|Art Electrique||DCRD 007||1996||d_script|
|Sine Gentlemen Please||6:28|
|Diary of A Lost Man||4:44|
|Me in Carnation||9:23|
|And Now Where||9:11|
12 - May 2000 - Audioclectica (Rodent EK)
With an analog ambience, tinkering electronic textures, and drum 'n' bass beats, this debut release from Martin Lee-Stephenson's Doppler 20:20 tints the audio airwaves with a wide, yet cohesive, array of captivating experimental tracks. While the stiff spitfire snares and bouncing ball electonics of "Changing" and "Diary of a Lost Man" are maddening, this well balanced album contains more accessible tracks such as "Sine Gentleman Please" and "Sharp Shame". But perhaps the strength of Art Electrique comes from the much more dub organc and occasionally creepy atmospheres of "And Now Where", "Cantankerous" and "Bed Spring". Like a sucessful artist's gallery showing, everyone will have their personal favourite from Art Electrique.
years of low electrique art(gg)
London's Martin Lee-Stephenson is a prolific producer who appears to adopt a separate alias for each new concept. His solo and combo credits, including projects with pop singers, dub dissidents, world-music illuminati, and eccentric vocalists, make for quite a dossier.For those keeping track, Doppler 20:20 is one of Lee-Stephenson’s preferred pseudonyms—meaning only that he's used the name more than twice since the debut ART ELECTRIQUE. ART ELECTRIQUE defies easy characterization, but this tends to be a given with Lee-Stephenson's work. The album, created in part with Dave Milea and Law & Auder label cohort Phil Earle, is best approached as a single, evolving soundscape. Doppler 20:20's glittering, FX-laden digitalia morph into slippery ambient-techno environments ("Dada"), unsettling sample collages ("Cantankerous"), spiky, splintered breakbeat jolts ("Changing"), and lushly melodic drum-and-bass ("Sine Gentlemen Please" the wraith-riddled "Sharp Shame"). Eastern sensibilities and convoluted, dub-styled treatments infuse "Bed Spring," "Diary of a Lost Man","Me in Carnation" and "Seed". Lee-Stephenson seems intent on providing a complex and beguiling electronica experience rather than a cobbled-together collection of floor-filler trax. ART ELECTRIQUE succeeds, ending with "And Now Where", a dark, disorienting ambient construct and a question only Lee-Stephenson can answer.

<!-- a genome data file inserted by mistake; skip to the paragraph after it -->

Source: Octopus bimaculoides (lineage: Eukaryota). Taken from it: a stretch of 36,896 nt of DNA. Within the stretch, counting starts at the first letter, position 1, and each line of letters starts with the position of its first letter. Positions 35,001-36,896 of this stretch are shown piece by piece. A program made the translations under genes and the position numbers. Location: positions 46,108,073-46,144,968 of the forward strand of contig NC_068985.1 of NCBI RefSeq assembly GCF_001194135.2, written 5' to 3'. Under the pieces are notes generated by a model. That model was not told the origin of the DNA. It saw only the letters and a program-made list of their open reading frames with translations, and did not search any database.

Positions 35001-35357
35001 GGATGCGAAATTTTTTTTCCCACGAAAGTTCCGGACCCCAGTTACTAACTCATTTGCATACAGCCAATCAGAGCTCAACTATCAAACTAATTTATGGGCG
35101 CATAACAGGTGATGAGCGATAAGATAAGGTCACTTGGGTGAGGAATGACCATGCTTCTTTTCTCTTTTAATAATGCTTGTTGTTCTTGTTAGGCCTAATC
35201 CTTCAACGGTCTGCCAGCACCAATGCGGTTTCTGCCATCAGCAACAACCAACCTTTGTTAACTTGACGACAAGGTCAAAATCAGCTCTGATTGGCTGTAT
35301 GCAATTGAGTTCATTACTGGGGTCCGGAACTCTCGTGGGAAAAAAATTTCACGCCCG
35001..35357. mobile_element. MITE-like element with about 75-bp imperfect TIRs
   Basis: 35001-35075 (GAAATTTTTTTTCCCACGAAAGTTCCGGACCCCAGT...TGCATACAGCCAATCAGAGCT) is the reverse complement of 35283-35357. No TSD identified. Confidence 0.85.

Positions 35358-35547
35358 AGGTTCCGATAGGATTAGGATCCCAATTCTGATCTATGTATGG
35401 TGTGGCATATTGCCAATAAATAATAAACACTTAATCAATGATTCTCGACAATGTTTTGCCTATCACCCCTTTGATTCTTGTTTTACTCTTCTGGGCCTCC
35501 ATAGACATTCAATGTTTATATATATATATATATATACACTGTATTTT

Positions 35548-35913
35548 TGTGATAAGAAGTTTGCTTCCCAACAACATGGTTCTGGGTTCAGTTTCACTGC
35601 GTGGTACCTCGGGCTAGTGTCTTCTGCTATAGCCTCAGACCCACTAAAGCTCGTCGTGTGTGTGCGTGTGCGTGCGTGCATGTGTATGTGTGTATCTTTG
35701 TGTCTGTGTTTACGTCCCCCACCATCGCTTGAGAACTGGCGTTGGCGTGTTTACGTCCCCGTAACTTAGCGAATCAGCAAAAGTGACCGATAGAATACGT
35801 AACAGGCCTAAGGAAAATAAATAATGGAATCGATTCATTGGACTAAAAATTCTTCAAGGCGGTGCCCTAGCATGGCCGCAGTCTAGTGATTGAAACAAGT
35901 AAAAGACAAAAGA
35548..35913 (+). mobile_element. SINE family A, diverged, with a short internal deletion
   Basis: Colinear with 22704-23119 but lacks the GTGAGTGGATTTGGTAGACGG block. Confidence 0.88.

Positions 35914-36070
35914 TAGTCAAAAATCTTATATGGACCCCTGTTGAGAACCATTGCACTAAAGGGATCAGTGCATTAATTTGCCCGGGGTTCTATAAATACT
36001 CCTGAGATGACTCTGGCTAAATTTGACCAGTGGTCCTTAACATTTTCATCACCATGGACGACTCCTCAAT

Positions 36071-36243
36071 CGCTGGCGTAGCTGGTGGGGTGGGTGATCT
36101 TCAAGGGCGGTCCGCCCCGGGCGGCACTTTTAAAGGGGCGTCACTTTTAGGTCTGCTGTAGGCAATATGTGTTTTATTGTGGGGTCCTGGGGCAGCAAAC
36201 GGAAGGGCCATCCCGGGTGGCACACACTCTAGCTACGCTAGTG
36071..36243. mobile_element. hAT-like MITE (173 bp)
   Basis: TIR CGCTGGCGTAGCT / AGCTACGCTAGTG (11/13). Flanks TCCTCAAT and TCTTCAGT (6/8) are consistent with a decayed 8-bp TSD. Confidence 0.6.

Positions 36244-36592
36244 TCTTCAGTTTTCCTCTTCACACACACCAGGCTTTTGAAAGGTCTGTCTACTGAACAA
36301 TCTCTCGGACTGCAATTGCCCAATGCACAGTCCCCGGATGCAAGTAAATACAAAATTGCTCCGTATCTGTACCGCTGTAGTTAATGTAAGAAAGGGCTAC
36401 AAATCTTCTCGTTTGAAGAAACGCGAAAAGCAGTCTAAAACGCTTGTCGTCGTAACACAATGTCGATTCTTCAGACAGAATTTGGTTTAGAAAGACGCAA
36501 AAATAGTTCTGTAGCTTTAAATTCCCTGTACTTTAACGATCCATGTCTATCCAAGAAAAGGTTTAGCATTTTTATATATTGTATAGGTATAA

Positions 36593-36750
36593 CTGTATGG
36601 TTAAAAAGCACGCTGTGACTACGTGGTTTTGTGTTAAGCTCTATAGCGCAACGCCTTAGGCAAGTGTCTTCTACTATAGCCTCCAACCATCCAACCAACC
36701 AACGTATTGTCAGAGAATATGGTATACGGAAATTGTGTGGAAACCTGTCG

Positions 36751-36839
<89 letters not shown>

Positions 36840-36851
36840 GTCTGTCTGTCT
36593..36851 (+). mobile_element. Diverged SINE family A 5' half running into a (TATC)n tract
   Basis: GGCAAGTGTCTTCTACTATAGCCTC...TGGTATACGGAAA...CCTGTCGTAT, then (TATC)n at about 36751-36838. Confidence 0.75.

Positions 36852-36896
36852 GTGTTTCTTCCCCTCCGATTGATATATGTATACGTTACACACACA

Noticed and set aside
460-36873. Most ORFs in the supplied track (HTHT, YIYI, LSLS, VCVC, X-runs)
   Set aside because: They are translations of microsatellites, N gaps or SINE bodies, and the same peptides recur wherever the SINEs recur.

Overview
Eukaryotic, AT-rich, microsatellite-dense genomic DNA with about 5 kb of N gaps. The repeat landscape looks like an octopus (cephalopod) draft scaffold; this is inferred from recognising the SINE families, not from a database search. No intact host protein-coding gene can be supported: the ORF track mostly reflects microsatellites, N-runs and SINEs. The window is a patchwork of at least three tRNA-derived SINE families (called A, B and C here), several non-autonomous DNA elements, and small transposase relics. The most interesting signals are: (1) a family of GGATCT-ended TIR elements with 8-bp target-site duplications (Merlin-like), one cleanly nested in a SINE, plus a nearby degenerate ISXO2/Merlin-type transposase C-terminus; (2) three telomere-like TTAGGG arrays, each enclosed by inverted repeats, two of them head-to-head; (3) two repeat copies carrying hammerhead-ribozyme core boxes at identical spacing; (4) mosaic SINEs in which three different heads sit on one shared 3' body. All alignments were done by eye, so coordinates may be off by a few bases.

The Wire - February 1997(Rob Young)
Drenched in digital FX module obsessiveness, and clothed in a design by Mat Pyke (brother of Freeform's Simon) this ought by rights to fit squarely in the Worm Interface/Sheffield electronica camp. It does, only it's enriched by a germ of dub which seeds itself in tracks like "Bed Spring" and "Me In Carnation". "sine Gentleman Please" is a transcedent take on Aphex/Sqrpsr-style burp-beats, a tactic thta's rapidly losing its appeal. But inventive, tactile musical vision makes this worth seeking out.